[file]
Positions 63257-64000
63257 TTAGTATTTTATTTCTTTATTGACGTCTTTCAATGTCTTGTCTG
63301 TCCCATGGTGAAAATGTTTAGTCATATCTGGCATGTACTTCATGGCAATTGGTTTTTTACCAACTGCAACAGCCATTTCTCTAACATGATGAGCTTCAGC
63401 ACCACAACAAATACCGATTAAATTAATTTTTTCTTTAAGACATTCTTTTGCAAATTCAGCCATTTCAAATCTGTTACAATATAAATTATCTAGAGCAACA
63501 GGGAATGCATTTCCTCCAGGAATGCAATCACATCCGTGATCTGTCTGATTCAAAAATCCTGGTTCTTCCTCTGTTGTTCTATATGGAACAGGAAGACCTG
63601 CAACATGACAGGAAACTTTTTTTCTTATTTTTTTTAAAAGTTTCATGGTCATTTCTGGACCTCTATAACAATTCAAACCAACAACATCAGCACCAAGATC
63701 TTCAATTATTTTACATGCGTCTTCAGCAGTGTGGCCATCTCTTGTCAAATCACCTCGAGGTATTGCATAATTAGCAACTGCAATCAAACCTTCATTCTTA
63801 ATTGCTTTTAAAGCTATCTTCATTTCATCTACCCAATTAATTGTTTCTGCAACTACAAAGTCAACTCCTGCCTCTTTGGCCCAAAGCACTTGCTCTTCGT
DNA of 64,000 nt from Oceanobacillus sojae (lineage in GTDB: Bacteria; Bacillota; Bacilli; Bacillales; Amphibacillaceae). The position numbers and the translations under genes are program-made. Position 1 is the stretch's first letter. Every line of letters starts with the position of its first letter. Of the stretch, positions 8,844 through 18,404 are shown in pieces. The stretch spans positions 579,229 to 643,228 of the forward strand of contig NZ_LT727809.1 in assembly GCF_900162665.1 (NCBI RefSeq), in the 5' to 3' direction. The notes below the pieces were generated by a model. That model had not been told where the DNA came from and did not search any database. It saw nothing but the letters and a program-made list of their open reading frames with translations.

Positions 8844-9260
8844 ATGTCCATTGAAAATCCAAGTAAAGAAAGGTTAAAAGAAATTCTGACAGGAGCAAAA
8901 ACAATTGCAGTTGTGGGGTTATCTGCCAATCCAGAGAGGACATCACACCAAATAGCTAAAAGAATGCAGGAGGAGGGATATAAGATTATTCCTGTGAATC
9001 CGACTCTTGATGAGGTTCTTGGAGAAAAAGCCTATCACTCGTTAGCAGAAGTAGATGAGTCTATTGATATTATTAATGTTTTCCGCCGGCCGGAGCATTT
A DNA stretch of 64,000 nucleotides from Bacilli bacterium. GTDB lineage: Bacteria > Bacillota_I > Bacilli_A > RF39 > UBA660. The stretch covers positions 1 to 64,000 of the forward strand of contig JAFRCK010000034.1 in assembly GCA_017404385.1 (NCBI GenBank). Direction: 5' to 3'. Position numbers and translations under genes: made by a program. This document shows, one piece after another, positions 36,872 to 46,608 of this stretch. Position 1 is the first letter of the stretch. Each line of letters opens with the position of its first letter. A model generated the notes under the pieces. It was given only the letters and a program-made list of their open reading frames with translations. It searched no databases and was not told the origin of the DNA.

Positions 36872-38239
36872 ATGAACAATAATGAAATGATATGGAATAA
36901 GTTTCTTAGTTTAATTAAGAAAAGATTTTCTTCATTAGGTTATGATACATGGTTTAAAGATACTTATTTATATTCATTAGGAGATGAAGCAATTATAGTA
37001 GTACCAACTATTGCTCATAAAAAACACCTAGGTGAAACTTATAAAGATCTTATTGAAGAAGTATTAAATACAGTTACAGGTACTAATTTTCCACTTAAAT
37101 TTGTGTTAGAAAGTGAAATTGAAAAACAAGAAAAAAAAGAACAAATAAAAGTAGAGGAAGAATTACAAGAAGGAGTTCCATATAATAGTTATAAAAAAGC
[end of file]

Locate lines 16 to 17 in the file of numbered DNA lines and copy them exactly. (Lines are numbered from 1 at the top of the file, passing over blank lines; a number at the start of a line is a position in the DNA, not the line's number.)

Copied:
36872 ATGAACAATAATGAAATGATATGGAATAA
36901 GTTTCTTAGTTTAATTAAGAAAAGATTTTCTTCATTAGGTTATGATACATGGTTTAAAGATACTTATTTATATTCATTAGGAGATGAAGCAATTATAGTA